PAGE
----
There are many variables when it comes to wicking and proper sizing that can really hurt youSale of candles. Making your own rovings and experimenting with materials and types of wood is fun and interesting, but not cost-effective.way to run your business.
Even if you've spent a lot of time perfecting your wicking formula, that time could have been better spent on other aspects of the business.
Personally, if I were to start making all my own candle wicks that I would sell commercially, I would choose large candles with hemp rope candles or wood wick candles.
How do you make a 3 wick candle burn evenly? ›
Trim your wicks every time for proper flame control and to help the wax burn evenly. If you only want to use one wick at a time in your 3-wick candle, then use each wick consecutively and let each burn until the wax is at the same level.How do I find the perfect wick? ›
The correct wick size should not have much flickering, the melt pool should reach to the edge of the container and should be 1/4" - 1/2" deep. The wick should burn cleanly without much carbon buildup, mushrooming, or soot being given off.How do you stop one wick candle from tunneling? ›
To prevent tunneling, all you need to do is burn your candle long enough each time so that the entire top surface of wax is melted. This is especially important the first time you burn your candle!Are you supposed to light all 3 wicks? ›
#1- The most important thing you need to know for any candle made with 2, 3 or more wicks is that each wick needs to be lit, every single burn. Igniting one wick at a time will not prolong the life of the candle but rather can lead to wick drowning or uneven melt pools.What happens if wick is too thick for candle? ›
For example, when the candle wick is too thick, it draws in too much wax and causes the flame to burn hotter and higher than it's supposed to.How do you make a candle set evenly? ›
If you notice your candle is burning unevenly, you need to forcibly melt the entire surface of the wax in order to "reset" it's memory. Then allow the melted wax to settle back into a smooth, even surface.How can I make my candle wick better? ›
The first step to fix a wick that's too short is to soften up the surrounding wax by melting it. To do this, you'll need either a heat gun or blow dryer. If you don't have either of these, a long wand candle lighter will also work — it'll just take some more time.Can you use spaghetti as a wick? ›
All you have to do is use a match or lighter to light the end of the spaghetti and then use it like you would a long match to light the wick of your candle, and then toss the pasta. Now your candle is lit, your fingers are in good shape, and you still have close to a whole box of pasta left!Can I use any string to make a candle wick? ›
You should only ever use un-dyed 100% cotton string or yarn for your DIY candle wick, as burning dyed string or synthetic yarns such as acrylic can give off nasty chemicals.Can I use a popsicle stick as a candle wick? ›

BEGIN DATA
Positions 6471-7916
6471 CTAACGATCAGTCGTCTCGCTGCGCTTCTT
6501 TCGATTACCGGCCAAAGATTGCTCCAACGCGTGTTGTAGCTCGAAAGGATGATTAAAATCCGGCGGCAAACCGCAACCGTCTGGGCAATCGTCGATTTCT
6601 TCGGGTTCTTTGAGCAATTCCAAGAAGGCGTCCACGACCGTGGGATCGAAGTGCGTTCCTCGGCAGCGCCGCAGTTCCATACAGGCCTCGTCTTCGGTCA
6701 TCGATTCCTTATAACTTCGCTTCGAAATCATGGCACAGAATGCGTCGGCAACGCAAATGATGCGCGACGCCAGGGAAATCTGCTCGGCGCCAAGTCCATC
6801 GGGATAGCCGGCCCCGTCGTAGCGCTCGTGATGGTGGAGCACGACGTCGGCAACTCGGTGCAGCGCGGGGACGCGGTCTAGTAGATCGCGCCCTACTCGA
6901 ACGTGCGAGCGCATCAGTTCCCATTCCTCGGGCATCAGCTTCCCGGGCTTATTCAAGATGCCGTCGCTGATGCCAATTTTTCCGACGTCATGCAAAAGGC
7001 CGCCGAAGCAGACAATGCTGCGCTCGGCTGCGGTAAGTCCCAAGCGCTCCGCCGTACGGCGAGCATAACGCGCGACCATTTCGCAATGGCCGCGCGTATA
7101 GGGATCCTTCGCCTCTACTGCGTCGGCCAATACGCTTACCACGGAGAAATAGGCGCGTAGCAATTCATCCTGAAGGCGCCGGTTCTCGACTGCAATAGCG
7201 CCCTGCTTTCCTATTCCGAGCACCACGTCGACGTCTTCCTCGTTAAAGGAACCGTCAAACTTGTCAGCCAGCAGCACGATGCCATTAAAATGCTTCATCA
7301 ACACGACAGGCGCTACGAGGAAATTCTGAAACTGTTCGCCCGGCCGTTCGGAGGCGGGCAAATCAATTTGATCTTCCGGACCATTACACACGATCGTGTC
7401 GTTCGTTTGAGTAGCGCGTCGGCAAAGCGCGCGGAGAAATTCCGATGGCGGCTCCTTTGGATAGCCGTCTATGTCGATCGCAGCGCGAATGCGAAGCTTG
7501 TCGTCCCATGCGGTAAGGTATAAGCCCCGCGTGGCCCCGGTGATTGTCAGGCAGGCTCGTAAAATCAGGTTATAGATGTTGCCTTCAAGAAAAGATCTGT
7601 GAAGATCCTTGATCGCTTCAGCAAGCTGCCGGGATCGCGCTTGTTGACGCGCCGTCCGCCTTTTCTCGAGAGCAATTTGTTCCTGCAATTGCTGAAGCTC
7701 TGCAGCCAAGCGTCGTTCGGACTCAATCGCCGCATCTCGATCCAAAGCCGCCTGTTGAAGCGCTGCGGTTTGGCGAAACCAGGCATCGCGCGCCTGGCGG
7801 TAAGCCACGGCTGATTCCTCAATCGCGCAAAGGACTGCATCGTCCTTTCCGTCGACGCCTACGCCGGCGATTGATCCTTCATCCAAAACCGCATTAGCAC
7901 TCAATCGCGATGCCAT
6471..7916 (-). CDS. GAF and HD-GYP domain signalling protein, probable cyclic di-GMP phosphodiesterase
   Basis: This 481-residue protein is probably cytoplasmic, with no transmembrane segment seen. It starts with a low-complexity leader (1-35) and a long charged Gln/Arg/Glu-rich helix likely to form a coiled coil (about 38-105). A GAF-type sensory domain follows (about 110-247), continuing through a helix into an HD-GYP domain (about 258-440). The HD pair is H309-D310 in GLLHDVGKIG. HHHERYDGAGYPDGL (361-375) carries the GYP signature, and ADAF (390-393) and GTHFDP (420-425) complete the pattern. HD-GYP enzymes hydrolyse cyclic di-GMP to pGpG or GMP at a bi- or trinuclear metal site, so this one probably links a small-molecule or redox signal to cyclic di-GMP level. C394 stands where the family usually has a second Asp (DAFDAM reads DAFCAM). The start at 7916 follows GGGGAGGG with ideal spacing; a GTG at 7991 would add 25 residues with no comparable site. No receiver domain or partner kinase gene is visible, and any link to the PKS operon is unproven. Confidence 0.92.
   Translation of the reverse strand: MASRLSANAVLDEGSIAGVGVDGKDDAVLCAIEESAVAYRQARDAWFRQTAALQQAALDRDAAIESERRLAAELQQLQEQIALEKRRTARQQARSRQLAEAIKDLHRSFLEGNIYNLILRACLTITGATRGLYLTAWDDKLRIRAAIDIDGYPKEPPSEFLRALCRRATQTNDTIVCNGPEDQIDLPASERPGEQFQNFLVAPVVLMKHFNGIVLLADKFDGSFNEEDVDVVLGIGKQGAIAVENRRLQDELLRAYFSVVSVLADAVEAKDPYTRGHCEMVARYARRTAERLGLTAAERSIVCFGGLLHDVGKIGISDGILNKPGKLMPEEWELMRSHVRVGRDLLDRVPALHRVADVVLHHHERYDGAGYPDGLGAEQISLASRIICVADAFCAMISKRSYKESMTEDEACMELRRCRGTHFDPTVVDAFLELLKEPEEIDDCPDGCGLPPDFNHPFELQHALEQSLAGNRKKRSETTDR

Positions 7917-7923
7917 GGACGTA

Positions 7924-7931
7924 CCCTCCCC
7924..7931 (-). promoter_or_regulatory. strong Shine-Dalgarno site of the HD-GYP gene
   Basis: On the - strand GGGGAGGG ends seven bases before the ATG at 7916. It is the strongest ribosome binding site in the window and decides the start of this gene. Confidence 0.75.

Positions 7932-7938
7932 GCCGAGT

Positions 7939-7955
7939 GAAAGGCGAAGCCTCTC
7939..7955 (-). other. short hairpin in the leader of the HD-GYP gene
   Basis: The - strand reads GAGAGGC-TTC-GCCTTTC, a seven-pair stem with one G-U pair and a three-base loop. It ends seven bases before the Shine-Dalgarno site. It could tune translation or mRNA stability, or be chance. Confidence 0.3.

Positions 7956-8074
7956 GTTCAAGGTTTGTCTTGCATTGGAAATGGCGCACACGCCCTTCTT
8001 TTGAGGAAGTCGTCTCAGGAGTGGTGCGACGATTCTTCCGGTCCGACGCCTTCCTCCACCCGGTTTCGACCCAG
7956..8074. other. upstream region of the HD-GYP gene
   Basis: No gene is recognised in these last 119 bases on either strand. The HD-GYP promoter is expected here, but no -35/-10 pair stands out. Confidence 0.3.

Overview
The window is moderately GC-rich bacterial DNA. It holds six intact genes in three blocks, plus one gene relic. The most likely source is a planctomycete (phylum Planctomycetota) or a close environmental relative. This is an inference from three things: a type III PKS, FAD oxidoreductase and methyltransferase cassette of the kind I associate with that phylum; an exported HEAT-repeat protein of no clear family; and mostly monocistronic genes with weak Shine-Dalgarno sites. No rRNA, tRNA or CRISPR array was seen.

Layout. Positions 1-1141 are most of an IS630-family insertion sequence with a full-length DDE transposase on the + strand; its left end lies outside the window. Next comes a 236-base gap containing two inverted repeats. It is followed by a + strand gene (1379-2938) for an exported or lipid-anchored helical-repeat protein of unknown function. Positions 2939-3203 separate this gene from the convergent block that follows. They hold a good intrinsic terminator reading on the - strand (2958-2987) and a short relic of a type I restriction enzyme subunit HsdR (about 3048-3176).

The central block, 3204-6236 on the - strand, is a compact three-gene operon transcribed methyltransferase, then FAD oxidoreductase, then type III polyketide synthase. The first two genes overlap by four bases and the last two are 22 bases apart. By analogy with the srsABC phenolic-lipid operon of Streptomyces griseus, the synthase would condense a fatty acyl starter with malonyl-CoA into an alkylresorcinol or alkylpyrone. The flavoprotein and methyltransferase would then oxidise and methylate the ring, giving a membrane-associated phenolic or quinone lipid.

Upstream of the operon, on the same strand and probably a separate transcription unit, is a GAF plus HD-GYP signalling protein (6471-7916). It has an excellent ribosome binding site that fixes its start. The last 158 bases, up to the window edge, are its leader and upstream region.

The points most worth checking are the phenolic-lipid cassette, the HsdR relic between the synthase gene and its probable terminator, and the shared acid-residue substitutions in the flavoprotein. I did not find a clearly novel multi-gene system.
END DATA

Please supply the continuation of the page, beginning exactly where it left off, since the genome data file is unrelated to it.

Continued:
Wicks (popsicle sticks and olive oil or paperclips and cotton thread are cheap alternatives to prepared wicks)
What wicks burn the hottest? ›
Coreless, all cotton braided wicks which are designed to bend at the tip when burning, forcing the tip of the wick into the outermost portion of the flame where it burns hottest.What candle wick is best? ›
Ultra Core Wicks work well in essentially any wax. Eco Wicks work best in soy, but can also be used successfully in paraffin waxes that have a lower melt point. CD Wicks are ideal for high-viscosity waxes such as paraffin or soy blends. Zinc wicks generally burn the coolest of all wicks.Which wicks burn slower? ›
Braided vs Twisted wicks
High-quality wicks are made from braided, plaited or knitted fibres as it encourages a slow and consistent burn. Twisted wicks are of lower quality as they burn faster due to their loose construction which allows the fuel to quickly reach the flame.
You can fix a tunneled candle by wrapping a piece of aluminum foil around the edges and simply letting it burn. Make sure the foil hangs over the built-up wax areas, but leave an opening in the center so the wick can still burn properly. After a couple of hours, the wax should melt and even out the surface.What does wrapping foil around a candle do? ›
The aluminum foil allows the flame to stay even and continuously radiate heat, and the foil also helps to retain heat to help melt the leftover wax.Why are my candles sinking near the wick? ›
As a candle burns and melts, it releases wax onto the sides of its container to create a pool of liquid wax. If this happens at a rate faster than the wax can evaporate and escape through the wick, you'll end up with an unburned pool of wax on the side of your candle—which can cause it to sink in the middle.What happens if you don't Trim candle wicks? ›
Keeping the candle wick trimmed helps control your flame height. Too big of a flame will cause the candle to burn to hot which isn't safe for you, your space or your candle. It will also cause and create black soot, not cute.Should you trim candle wick before first? ›